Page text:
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To George Washington from John Cosens Ogden, 26 November 1796

Sir, Lansingburgh, Novr 26th 1796

I know not what apology to make for writing this, nor where to begin. So many disagreeable events crowd upon the mind, when I recollect the causes, which have conspired to produce misery to a venerable Lady, that I should be forever silent, on the subject, did not humanity for suffering virtue direct me to proceed.

Madam Wooster, at a time of life when the infirmities of age are taking fast and deep root, is without any other support, than such as the good will of her friends may afford. A long series of unavoidable occurrences, have done this. Industrious, economical and frugal during her whole life, the events of war, such as taxes, deprivation of public securities, delayed public justice as to her half pay, and the falling of the value of her real estate, joined to eighteen years destitution of any considerable annual income, and the plundering by the British army, have swept away her patrimony.

The last property she held was a farm, whose income was scarcely a competency for her sustenance from year to year; this has been taken from her, and sold to satisfy a demand of Colol Talmage, the President of the order of the Cincinnati in Connecticut. By art and persuasion he led her to become security for her son, in his absence, and without his knowledge or consent, for a property which was totally useless to her son. Colol Talmage after this insisted upon a mortgage, and, then, by the regular process of courts, disposed of her farm by execution. This property she always held so dear and sacred, that when she once before embarked for her son, upon the expectation of his half pay, she suffered Genl Parsons, to cast her into the common prison rather than give it up to him. She informed Colol Talmage, that it was her all. But the address and severrity of this officer, who was young in years, when Genl Wooster was old in public services, have taken it from her. A man of great wealth obtained by speculation consequent upon that loss of life and fortune, which General Wooster experienced by his valor & patriotism has done this, and there is no redress.

The daughter of President Clap, one of the first ornaments and greatest benefactors to literature, is thus cast upon the good will of a too hard hearted world. The Widow of a General Officer is now m[ade] the subject [of] that bounty and charity, which, I trust, all who embarked with him in the war and revolution will gladly bestow.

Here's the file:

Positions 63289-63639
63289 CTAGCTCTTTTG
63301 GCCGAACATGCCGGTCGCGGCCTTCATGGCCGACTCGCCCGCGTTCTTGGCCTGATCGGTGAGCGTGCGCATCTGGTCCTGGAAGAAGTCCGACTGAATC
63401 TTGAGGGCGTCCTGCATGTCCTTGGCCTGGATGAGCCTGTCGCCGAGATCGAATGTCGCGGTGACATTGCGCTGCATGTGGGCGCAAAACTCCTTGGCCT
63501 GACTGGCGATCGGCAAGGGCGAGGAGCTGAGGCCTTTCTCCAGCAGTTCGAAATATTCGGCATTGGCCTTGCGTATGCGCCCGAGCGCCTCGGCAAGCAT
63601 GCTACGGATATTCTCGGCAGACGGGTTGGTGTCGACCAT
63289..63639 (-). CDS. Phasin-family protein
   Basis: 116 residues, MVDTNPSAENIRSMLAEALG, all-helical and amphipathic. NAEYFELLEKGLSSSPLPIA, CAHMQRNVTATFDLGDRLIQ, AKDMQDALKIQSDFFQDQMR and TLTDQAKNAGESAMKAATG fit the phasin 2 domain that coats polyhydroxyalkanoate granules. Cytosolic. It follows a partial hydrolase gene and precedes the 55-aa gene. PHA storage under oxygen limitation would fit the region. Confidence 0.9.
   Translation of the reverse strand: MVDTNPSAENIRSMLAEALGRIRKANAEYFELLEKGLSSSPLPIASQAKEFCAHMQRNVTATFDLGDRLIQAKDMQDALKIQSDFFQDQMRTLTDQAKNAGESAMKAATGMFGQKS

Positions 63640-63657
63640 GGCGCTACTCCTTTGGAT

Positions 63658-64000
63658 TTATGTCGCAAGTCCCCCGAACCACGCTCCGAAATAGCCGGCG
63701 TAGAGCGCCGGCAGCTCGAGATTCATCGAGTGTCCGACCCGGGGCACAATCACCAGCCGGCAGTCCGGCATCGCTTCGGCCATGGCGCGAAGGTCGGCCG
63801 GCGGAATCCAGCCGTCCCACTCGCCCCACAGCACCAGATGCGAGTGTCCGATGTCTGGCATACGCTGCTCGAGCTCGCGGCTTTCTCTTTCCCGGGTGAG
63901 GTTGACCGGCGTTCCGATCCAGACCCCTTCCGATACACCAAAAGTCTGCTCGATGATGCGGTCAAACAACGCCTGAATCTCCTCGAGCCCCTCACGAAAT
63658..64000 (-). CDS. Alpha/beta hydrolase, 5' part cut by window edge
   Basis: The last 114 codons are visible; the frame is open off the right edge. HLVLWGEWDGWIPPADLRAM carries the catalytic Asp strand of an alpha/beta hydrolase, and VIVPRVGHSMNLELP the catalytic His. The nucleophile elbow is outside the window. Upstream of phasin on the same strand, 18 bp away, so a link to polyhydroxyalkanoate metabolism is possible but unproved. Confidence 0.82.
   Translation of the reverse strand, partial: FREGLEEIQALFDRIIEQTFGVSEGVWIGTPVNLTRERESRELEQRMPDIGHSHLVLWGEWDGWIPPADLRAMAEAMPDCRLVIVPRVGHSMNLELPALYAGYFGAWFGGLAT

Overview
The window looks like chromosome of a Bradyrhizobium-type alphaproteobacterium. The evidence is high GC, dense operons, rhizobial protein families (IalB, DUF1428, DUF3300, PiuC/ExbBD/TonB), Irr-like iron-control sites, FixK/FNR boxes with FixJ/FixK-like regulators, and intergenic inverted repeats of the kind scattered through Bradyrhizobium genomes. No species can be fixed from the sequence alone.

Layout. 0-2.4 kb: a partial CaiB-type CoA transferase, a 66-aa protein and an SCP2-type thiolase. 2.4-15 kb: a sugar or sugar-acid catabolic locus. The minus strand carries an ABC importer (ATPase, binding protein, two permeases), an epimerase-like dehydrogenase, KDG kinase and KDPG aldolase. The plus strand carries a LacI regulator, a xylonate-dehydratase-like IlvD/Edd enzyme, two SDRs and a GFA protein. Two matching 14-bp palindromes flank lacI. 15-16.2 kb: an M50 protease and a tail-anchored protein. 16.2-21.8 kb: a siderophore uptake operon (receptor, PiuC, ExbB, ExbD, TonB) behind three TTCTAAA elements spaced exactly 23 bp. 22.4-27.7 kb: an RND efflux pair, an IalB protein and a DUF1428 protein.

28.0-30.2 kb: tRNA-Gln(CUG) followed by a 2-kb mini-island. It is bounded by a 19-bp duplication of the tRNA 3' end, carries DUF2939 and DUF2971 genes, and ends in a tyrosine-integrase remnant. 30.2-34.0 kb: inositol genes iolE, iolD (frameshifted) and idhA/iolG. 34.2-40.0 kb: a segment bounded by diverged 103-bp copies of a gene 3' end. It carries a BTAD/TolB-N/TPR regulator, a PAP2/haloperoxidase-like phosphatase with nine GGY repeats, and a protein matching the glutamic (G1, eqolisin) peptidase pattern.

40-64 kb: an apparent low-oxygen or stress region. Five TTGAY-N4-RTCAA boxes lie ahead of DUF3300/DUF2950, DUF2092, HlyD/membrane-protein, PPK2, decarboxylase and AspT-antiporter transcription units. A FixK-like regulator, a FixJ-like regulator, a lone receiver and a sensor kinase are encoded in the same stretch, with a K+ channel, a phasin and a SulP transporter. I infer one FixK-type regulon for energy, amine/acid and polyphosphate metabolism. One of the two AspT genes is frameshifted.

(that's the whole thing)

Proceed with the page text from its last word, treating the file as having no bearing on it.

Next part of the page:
General Wooster had not returned from his expedition into Canada, before he was ruined in his fortune. His British half pay was then forfeited. Governor Trumbull had given the naval office to another, and [Vermont] had deprived him of his military lands. Notwithstanding this, he continued in the service, and bravely lost his life, leaving sorrow & misery to his family for eighteen years. We have enjoyed no public [places]. I never sought for one. My incomes for several years have been too small to enable me to provide fully for my family. By their united industry, economy, retirement from company and society, they have hither to preserved themselves from distress. By these means their venerable parent Madam Wooster shares with them in their comforts, and is preserved from wretchedness. If in the distribution of your alms, Your Excellency should extend your care and bounty in a small degree to that aged Lady whom I now mention with diffidence and reluctance, your Excellency will bestow a favor upon one who wants but little, and will not want that little long.

Her sons errors or misfortunes have been blameably exaggerated to the great injury of his mother, his family and himself. Too sanguine, too unsuspecting of the honor [and] integrity of [others]. Depending upon [handsome] patrimonial expectations, and the gratitude and justice of the public to his fathers memory and [the] family, he has been plunged into trouble wantonly, and needlessly []. A Mother’s prudence was not proof against the calls of young dependants and the idol of her fathers and husband hearts. Such was her son [with] these two illustrious Characters. I have the honor to be Your Excellencys devoted Servt

John C. Ogden


DLC: Papers of George Washington.

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